Risky Business is a comprehensive look at Canada's science-based policy and regulatory regime. It asks what risks Canadians might be exposed to as fiscal pressures strain the capacity of regulators in areas such as food, drugs, pesticides, fisheries, and the environment. The first part of this book focuses the reader's attention on diverse and major themes and issues that pervade science-based regulatory regimes today. The second part suggests a framework for analysis and endeavours to present both sympathetic and critical perspectives on the inner-workings of regulatory departments and agencies in the area of the protection of human and environmental health and safety. Covering such topics as the organizational evolution of regulatory agencies, regulatory bodies' changing sources and levels of funding, a review of the independence of science, and the increased potential for realization of risk, these essays point to the need for these regulators to operate with openness and accessibility in order to maintain public confidence. Indeed, the contributors argue that this openness is crucial to both democratic governance and the development of innovative knowledge economies.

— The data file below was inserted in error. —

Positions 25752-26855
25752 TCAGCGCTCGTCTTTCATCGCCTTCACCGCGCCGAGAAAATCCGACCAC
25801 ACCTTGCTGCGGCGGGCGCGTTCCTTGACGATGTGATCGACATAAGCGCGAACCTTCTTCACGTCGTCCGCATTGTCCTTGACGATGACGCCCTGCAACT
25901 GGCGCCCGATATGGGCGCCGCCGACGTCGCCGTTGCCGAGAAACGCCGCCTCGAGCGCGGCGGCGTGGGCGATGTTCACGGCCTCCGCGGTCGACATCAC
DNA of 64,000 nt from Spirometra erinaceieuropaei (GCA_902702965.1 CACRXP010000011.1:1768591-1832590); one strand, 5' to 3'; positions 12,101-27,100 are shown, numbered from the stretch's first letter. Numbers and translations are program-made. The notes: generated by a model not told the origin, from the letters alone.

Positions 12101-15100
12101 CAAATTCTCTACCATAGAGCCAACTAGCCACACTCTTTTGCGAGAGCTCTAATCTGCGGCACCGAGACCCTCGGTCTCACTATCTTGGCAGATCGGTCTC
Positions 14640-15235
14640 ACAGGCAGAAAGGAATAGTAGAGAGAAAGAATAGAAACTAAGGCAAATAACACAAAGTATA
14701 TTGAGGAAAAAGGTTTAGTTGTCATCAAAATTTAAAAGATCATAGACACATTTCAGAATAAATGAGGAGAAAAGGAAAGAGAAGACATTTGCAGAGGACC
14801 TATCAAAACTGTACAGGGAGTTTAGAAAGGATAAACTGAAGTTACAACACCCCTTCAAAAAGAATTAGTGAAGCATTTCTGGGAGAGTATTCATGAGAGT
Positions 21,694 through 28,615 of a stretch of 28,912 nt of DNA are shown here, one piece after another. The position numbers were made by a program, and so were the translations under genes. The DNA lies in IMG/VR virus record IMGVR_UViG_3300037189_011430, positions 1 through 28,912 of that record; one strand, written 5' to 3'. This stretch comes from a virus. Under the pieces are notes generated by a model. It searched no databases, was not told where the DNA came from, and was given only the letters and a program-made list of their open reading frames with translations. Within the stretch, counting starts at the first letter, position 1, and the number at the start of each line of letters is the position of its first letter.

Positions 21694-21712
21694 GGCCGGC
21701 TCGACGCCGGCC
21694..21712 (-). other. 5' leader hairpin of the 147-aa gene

G. Bruce Doern is a professor emeritus in the School of Public Policy and Administration, Carleton University. He is the author and co-author of numerous books on Canadian politics and policy, including Faith and Fear: The Free Trade Story, with Brian Tomlin, and Canadian Public Policy: Ideas, Structure, Process, with Richard Phidd. Ted Reed is a Research Fellow in the Carleton Research Unit on Innovation, Science and Environment (CRUISE) at Carleton University and is also a Lecturer with the Department of Environmental Studies and Geography at Carleton.